The Zoya Factor Review: Dulquer Salmaan hits it out of the park in Sonam Kapoor's happy-go-'lucky' film

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Film: The Zoya Factor

Cast: Sonam Kapoor Ahuja, Dulquer Salmaan, Angad Bedi, Sikander Kher and Sanjay Kapoor

Director: Abhishek Sharma

Ratings: 3.5 Moons

Sonam Kapoor aka Zoya Singh Solanki, as a goofy junior ad copywriter, is sent on a photo-shoot with the Indian cricket team. Here she crosses paths with Dulquer Salmaan aka Nikhil Koda, the suave and charming captain, and the two hit it off instantly. When the other players find that Zoya was born at the very moment India won the World Cup back in 1983, she has the team eating out of her hands. These Men In Blue believe that whenever Zoya has breakfast with them, victory follows on the field, so she becomes 'lucky charm'. 

 

Nikhil and Zoya, not so secretively, start dating. The Men In Blue are convinced Zoya is their ‘lucky' factor, but Nikhil credits only hard work and self-belief for the team's success. Things heat up when the team management wants to get Zoya on board as their lucky mascot. Which means Zoya follows the team to the World Cup and is set up to clash with the brilliant skipper, Nikhil. 

 

Recommended Read: Prassthanam Review: This Sanjay Dutt starrer surprises you with its intriguing plot and interesting characters

 

 

The Zoya Factor is all about Dulquer and his irresistible charm. There is a popular 'Kiss Me' chocolate commercial running in the backdrop whenever Nikhil appears on screen. His husky voice, near-perfect Hindi dialect (being a Malayalam star) and effortless charm is contagious. Remember it was Sonam who introduced Pakistani actor Fawad Khan to Bollywood in Khoobsurat, and now Dulquer with The Zoya Factor. As for Sonam, she plays her character with utmost sincerity. She is quirky and her comic timing works in the film's favour. Together the two are like fire and ice and together look good on screen.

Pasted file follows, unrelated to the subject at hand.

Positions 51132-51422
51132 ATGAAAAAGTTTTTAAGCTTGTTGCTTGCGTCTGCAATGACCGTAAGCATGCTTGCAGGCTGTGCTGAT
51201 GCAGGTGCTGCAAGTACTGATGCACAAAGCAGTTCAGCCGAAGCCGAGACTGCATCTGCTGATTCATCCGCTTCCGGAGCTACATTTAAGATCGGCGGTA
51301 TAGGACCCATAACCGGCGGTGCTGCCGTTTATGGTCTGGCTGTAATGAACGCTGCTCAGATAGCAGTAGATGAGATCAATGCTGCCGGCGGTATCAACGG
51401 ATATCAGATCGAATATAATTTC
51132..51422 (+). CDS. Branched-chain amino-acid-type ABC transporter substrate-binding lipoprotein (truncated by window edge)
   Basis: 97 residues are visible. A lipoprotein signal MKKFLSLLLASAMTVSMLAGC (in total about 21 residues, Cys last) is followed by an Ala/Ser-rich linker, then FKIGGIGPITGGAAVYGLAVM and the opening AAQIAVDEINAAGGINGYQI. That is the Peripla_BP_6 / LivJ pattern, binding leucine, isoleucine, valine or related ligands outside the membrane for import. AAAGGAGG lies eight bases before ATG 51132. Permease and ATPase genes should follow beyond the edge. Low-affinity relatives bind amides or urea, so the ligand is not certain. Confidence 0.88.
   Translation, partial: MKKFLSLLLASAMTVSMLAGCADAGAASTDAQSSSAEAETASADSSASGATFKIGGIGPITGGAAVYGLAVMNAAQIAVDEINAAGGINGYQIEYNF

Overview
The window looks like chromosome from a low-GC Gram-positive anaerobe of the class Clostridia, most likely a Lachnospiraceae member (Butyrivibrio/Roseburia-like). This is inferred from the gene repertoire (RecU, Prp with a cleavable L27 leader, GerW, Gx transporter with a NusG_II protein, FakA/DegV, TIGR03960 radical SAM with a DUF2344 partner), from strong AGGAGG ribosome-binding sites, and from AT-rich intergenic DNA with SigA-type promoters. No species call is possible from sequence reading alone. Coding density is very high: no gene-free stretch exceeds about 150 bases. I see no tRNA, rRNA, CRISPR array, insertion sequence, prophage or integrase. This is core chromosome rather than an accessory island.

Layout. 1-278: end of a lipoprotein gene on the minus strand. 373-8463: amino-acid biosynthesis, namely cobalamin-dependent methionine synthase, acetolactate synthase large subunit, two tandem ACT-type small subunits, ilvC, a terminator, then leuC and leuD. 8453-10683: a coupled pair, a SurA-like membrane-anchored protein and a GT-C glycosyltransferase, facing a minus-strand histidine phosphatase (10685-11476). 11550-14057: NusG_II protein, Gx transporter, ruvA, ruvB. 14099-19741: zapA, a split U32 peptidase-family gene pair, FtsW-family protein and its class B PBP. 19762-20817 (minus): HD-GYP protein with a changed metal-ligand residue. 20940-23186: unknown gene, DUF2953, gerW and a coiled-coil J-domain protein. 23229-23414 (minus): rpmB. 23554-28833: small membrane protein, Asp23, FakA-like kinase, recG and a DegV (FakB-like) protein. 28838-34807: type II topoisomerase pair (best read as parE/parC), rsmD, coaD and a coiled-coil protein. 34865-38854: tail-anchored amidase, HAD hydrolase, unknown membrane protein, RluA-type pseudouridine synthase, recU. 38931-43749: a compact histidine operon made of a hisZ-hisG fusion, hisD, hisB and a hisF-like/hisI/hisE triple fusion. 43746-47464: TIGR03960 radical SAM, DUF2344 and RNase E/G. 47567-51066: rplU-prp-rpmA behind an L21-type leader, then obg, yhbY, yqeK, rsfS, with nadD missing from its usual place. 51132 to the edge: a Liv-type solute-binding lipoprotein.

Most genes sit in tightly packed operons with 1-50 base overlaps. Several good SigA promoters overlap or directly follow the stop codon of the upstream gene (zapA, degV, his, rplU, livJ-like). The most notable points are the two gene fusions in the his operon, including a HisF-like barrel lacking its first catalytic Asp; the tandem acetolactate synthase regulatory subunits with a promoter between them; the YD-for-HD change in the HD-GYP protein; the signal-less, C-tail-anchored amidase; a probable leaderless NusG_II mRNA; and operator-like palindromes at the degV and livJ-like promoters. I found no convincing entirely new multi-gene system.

An adaptation of Anuja Chauhan’s novel by the same name,  the film has an easy vibe to it. Dialogues by Pradhuman Singh Mall draw a few hearty laughs, especially in the cricket commentary portions. Anil Kapoor has a five-minute cameo and AK affirms your faith that with 'AK all is OK!' He is amusing and commands attention in his cameo. Sanjay Kapoor as Zoya's father is pleasant in a brief role whereas Sikandar Kher as the brother does a nice job. The one character which stands out is Angad Bedi’s; a conflicted player in the Indian cricket team who oscillates between his sense of right and wrong. 

 

The stacast of the film with the producers

 

Director Abhishek Sharma (Parmanu and Shaukeen), keeps up with the pace of this light-hearted comedy. The luck vs. hard work debate establishes the film's base. However, the conflict among the team members looks unconvincing. Barring Sonam-Dulquer-Angad-Sikandar, the entire cast seem misfit and does nothing to elevate the film. The screenplay falters when there are 'dressing room' conversations between the team members, who look and behave nothing like sportspersons. An extra dollop of luck is the opening and closing credits in Shah Rukh Khan's lazy, sexy voice, with a dash of humour and life lessons. 

 

 

PeepingMoon gives The Zoya Factor 3.5 Moons

 

(Source: PeepingMoon)

 

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